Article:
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BREAKING NEWS

One man’s junk is another man’s treasure

By Staff | Aug 3, 2009

At their last regular meeting, the Blue Earth city council struggled with two issues dealing with potential unsightly areas in town.

One had to do with a business using the sidewalk for displaying items, the other dealt with unsightly yards.

The new owner of Blue Earth General Store at 210 N. Main, Kevin Guilliatt, had filled out a Right-of-Way permit application in order to place items for sale on his sidewalk.

The council discussed the pros and cons of issuing a permit.

“Is it the type of look you want on Main Street?” City Administrator Kathy Bailey asked the council. “Or is it something reserved just for a crazy days sale.”

Councilman Rick Scholtes countered by pointing to two other businesses which have merchandise on the sidewalk – Coxworth Water Softener and Lisa’s Custom Sewing and Crafts.

“If we deny him (Guilliatt), then we need to do the others as well,” Scholtes says.

Guilliatt spoke at the meeting saying he did not deal in ‘junk,’ and that he puts the merchandise away every evening.

“Many of my pieces are antiques and are good quality items,” he says.

The council granted the permit for a three-month period, setting an ending date of Oct. 31. They also required proof of insurance be furnished, and a limit of how wide the merchandise can be out into the right-of-way.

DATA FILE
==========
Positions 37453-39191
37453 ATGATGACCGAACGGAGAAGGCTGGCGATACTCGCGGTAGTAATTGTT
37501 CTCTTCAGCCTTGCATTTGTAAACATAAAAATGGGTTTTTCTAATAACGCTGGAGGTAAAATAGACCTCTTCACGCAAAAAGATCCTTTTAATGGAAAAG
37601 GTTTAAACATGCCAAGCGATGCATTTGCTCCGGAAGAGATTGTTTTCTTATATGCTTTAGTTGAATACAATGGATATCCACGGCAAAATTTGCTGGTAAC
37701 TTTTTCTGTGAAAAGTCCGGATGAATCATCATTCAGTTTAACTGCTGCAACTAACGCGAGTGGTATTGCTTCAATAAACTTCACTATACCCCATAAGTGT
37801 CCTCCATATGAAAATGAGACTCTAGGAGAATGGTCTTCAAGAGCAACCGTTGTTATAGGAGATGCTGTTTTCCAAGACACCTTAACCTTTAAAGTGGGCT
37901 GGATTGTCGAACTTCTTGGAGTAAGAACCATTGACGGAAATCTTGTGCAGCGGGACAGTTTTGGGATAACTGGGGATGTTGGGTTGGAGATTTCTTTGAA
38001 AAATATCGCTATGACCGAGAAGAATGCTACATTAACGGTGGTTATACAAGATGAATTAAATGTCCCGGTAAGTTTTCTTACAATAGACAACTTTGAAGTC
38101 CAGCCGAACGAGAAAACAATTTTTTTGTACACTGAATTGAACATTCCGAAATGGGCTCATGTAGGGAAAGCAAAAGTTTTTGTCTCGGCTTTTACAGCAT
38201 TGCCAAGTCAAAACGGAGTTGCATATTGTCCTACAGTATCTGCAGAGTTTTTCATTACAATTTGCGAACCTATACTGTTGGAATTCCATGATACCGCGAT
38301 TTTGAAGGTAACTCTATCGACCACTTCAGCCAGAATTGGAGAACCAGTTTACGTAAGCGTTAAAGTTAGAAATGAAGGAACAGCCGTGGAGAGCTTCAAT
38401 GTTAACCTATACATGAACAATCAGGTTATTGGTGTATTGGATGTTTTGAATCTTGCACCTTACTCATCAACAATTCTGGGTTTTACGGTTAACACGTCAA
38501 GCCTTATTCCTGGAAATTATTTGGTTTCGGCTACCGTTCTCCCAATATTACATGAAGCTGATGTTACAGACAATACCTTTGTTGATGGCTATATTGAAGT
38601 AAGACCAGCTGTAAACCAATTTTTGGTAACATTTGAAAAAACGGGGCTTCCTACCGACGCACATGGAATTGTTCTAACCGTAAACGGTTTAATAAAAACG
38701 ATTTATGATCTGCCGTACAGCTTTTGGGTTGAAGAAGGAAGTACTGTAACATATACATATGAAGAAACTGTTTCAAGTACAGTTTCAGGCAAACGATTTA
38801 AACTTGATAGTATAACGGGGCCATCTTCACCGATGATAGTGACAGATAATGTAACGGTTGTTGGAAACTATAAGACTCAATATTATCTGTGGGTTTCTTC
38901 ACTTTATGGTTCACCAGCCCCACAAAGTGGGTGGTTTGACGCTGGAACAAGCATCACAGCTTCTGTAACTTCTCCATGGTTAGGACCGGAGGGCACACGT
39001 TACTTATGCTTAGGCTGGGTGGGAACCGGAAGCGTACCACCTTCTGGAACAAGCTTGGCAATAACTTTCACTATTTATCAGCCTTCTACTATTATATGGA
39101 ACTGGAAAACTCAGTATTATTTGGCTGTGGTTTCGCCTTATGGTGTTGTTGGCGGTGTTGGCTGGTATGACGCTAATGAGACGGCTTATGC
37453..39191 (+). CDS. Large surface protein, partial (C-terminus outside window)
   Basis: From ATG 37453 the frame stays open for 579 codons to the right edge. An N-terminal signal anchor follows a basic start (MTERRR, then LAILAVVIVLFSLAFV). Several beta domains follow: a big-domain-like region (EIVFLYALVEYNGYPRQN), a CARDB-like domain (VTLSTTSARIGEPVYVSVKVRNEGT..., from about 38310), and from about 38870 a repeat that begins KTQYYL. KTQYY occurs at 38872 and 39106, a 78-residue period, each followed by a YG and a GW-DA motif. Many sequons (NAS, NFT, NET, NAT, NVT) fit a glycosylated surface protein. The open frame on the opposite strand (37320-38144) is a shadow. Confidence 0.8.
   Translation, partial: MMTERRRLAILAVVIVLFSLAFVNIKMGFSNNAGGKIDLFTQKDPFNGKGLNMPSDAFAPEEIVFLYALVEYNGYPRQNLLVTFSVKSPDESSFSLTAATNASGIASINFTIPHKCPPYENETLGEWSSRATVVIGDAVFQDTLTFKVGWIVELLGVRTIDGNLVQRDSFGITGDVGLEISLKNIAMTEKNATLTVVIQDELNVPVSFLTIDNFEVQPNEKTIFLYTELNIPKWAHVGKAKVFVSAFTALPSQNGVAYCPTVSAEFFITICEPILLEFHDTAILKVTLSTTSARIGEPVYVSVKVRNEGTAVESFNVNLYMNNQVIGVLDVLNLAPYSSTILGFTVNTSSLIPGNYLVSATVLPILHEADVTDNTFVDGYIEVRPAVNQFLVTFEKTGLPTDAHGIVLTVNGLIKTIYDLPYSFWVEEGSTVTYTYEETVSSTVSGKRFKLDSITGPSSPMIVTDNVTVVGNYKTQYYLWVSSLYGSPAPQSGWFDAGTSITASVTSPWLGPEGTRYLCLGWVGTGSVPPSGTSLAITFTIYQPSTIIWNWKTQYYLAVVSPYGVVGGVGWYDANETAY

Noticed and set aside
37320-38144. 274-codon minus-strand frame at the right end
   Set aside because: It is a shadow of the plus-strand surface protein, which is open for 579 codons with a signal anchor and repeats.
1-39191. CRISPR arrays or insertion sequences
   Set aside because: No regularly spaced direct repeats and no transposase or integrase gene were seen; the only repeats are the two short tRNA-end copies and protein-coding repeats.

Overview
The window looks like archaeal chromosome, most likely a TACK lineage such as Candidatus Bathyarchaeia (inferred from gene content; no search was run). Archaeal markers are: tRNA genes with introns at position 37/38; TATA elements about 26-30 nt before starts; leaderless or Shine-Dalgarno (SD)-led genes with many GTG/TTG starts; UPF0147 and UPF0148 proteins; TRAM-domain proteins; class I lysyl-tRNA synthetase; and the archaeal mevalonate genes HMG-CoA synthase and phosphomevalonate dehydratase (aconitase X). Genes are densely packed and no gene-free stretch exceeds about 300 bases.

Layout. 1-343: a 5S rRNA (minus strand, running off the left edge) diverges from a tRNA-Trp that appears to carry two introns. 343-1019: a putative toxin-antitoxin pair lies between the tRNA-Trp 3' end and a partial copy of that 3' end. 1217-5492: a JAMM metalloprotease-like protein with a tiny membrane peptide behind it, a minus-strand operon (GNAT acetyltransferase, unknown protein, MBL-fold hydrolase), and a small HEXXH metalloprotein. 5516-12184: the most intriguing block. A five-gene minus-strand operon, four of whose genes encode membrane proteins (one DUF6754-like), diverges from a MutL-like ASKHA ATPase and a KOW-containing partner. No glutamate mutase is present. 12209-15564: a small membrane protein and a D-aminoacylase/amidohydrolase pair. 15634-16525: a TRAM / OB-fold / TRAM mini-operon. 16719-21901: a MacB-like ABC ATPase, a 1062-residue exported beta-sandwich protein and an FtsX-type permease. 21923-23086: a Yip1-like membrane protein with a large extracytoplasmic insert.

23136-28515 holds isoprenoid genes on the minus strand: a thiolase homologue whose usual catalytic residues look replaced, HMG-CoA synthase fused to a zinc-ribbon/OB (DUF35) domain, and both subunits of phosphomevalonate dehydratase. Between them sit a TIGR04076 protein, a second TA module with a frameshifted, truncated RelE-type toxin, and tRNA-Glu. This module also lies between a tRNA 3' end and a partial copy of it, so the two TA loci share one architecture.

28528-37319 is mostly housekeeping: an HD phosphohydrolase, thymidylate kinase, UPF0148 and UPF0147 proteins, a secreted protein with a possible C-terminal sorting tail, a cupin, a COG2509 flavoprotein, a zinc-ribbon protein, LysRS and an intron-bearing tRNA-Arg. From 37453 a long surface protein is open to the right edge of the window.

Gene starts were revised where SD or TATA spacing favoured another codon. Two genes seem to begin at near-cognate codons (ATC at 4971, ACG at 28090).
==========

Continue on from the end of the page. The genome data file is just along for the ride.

The other issue the council discussed was junk in yards.

Myron Miller spoke at the meeting concerning his neighborhood, and listed some of the yards and problems which had been brought up by Pam Armon two weeks earlier.

Miller cited the case of a rental property where the furnace and stove did not work.

He urged the council to consider a Rental Ordinance.

Bailey presented a sample ordinance from Mankato, but the council seemed reluctant to pursue such rules.

“Doesn’t our nuisance ordinance cover these problems,” one councilman asked.

Bailey says it did as far as junk in the yards is concerned, but not as far as living conditions inside the building.

“If we have a rental ordinance, it would cover code violations and we would need an inspector,” Bailey says.

Councilman John Huisman asked that research be done to see what the council can and cannot do about poor living conditions, and that the matter be added to the next meeting’s agenda.

The council also briefly looked at a garbage dumpster ordinance, which Fairmont has in place. It limits the time a dumpster can be in a yard.

Councilman Scholtes questioned the need for this ordinance. “Are there really that many dumpsters out there?” he asked.

Councilman Les Wiborg responded, “There are six in my ward alone, and they have all been there a long time.”

Huisman agreed, saying there was one in Ward I which has been in the front yard for over a year.

Councilman Dan Brod says some construction projects take longer than others, but Wiborg replied using it for remodeling debris is one thing, and using it for garbage is another.

“We need to have some rules in place for these,” he says.

In one other action dealing with public nuisances, the council finally passed the changes to the new nuisance ordinance, which had been on the agenda for three meetings.

Councilman Dan Brod voted ‘no’ on the ordinance.